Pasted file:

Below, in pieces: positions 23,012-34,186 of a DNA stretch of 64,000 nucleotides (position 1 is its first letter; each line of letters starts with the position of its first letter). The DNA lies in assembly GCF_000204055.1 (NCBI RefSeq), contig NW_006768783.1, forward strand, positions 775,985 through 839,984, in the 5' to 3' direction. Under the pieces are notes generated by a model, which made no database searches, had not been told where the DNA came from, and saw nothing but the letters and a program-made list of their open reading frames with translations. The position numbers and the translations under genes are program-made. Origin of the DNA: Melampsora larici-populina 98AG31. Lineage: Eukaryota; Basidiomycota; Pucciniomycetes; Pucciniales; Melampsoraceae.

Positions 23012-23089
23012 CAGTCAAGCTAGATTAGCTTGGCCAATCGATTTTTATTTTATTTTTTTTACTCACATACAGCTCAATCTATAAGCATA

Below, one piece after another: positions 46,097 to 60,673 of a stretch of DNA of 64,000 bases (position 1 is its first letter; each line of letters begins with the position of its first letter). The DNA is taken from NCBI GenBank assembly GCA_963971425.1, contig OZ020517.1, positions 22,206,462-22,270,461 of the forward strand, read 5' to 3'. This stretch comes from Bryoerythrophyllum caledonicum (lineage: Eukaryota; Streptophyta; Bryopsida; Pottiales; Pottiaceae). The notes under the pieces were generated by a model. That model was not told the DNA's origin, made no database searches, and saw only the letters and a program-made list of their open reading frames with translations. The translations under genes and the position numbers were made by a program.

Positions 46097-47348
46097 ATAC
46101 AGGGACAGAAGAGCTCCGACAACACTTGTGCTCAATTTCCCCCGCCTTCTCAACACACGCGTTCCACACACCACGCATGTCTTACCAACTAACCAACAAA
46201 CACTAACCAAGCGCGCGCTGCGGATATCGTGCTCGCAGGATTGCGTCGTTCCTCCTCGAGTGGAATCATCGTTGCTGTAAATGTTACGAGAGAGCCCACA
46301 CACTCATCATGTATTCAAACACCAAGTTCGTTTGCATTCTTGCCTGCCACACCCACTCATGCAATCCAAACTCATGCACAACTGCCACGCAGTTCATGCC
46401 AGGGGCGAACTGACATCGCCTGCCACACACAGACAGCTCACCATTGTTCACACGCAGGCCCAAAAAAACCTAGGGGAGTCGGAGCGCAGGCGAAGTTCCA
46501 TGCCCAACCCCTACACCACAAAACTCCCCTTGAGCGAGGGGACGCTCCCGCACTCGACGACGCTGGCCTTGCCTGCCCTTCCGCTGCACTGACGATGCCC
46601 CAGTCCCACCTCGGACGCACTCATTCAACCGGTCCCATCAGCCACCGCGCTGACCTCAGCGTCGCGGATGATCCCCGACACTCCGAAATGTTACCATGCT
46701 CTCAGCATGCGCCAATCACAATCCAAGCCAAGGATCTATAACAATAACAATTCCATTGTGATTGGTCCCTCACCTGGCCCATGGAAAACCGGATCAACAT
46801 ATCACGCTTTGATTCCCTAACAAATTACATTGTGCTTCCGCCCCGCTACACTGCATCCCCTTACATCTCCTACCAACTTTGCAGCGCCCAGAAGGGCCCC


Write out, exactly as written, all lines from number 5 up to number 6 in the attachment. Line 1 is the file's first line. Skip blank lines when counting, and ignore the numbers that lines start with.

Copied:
Positions 46097-47348
46097 ATAC